Monday, June 23, 2008

Charlie Foxtrot in the War Zone: Good News is No News in Iraq

Charlie Foxtrot:

It has always been readily apparent that the major news outlets were more than willing to broadcast/print any bad news that emerged from Iraq. And it has been equally apparent recently that there is a reticence to give equal treatment to the good news that turned from a trickle to a regular flow. The MSM have scoffed that there could be any bias influencing their reporting from this war zone, and equal scoffing from the conservative blogosphere at that claim.
Well apparently there was a copy editor asleep at the switch over at the Old Grey Lady, because they have published a very interesting article titled "Reporters Say Networks Put Wars on Back Burner". I guess no one sent them the memo on obscuring any evidence of bias....

Other mainstream blogs like Powerline and Danger Room are right to point out the amazing numbers:

"According to data compiled by Andrew Tyndall, a television consultant who monitors the three network evening newscasts, coverage of Iraq has been "massively scaled back this year." Almost halfway into 2008, the three newscasts have shown 181 weekday minutes of Iraq coverage, compared with 1,157 minutes for all of 2007."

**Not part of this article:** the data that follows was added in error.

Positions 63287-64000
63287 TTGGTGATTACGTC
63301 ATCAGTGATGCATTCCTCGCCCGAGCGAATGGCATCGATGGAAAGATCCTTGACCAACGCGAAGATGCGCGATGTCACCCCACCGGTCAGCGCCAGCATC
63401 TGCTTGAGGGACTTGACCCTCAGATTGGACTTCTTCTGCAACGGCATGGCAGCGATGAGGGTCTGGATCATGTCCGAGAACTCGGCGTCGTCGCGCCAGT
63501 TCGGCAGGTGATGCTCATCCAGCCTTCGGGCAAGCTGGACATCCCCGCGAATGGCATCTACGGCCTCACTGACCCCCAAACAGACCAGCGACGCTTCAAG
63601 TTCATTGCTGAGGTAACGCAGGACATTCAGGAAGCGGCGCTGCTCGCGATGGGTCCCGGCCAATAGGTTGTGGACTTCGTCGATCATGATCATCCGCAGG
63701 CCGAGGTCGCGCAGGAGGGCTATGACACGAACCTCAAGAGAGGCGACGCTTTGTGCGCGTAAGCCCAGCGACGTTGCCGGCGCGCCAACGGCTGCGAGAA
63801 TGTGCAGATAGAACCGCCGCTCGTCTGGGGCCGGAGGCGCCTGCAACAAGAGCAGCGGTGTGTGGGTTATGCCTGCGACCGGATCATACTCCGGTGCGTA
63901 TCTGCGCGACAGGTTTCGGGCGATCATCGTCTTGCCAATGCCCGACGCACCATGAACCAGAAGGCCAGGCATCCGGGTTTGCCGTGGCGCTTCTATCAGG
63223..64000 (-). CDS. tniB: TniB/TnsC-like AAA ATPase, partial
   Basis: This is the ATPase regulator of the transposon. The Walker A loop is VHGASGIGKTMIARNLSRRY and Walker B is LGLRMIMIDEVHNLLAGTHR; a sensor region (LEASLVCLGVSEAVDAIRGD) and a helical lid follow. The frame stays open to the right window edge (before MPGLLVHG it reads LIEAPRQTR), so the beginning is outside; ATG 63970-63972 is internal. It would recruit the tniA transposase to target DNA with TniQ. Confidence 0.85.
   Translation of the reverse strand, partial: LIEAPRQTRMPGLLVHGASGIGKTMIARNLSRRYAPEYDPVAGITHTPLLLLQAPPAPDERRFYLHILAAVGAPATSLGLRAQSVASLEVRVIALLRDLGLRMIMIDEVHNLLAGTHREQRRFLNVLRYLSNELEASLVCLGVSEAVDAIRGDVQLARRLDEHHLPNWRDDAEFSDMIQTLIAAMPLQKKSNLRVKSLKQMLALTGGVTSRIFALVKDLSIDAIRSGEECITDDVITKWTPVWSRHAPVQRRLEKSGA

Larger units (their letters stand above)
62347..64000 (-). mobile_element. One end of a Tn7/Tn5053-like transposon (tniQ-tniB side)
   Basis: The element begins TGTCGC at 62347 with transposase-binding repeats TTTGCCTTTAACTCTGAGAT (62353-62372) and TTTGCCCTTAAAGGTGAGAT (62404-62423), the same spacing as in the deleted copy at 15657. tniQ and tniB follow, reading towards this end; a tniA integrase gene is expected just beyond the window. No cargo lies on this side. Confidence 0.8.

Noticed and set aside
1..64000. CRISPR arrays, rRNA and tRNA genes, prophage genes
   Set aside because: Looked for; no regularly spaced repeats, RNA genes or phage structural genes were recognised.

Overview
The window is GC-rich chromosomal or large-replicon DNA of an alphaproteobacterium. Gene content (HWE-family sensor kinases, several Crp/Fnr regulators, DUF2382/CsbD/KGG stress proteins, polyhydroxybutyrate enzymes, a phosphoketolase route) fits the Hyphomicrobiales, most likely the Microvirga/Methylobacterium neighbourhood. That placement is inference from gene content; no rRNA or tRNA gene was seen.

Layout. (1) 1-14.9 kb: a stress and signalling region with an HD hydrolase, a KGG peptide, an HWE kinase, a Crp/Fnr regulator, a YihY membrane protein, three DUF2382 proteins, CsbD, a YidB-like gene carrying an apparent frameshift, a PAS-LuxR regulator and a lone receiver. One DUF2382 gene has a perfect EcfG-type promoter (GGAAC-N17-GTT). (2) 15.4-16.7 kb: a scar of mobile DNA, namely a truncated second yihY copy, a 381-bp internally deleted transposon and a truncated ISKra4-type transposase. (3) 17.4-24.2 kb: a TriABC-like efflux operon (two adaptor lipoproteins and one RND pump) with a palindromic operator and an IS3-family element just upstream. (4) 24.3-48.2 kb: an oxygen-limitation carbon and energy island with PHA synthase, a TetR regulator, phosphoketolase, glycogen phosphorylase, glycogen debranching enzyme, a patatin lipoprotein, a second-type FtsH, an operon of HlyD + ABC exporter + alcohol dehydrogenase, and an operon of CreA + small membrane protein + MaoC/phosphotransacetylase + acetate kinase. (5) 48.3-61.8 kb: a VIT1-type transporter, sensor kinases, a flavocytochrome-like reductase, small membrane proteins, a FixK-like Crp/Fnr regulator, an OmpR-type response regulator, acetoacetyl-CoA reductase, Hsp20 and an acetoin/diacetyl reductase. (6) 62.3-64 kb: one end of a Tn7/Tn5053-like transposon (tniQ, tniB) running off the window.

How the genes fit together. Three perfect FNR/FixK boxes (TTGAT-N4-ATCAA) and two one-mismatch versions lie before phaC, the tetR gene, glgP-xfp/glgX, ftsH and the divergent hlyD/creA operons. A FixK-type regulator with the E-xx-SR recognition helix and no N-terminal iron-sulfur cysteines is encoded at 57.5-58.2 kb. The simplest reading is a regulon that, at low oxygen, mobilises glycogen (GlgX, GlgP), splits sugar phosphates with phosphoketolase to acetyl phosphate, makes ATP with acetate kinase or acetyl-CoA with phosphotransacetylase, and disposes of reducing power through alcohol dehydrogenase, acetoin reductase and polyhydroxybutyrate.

However no one I have seen yet (though my reading time is limited here in Afghanistan) has noted the real smoking gun, found in the quote from a CBS news bigwig:

"Paul Friedman, a senior vice president at CBS News, said the news division does not get reports from Iraq on television "with enough frequency to justify keeping a very, very large bureau in Baghdad." He said CBS correspondents can "get in there very quickly when a story merits it."

Oh I see. So we finally have an admission of guilt on the bias front.

CBS news has now admitted that good news from a war zone does not merit coverage. Death, carnage, mis-doings of individual soldiers, and lack of good planning all drown out positive stories when they happen at the same time. But when those negatives all dry up and disappear, and the positive stories are left standing alone, the "journalists" lose interest and can't "justify" sticking around to do their jobs. If you can't justify a bureau because not enough reports from Iraq get on television....then put more reports from Iraq on television! This magically wasn't a problem a year ago. There were plenty of stories then. Gee, if we could only figure out what has changed during that time.....

Sad. Shameful. Disappointing.

How the once mighty have fallen.

In deference to Glenn Reynolds, we don't need and "Army of Davids". We desperately need an "Army of Yons", and "Army of Roggios", and an "Army of Tottens"...

Go ye therefore hence and suckle at the teat of boots-on-the-ground wisdom.

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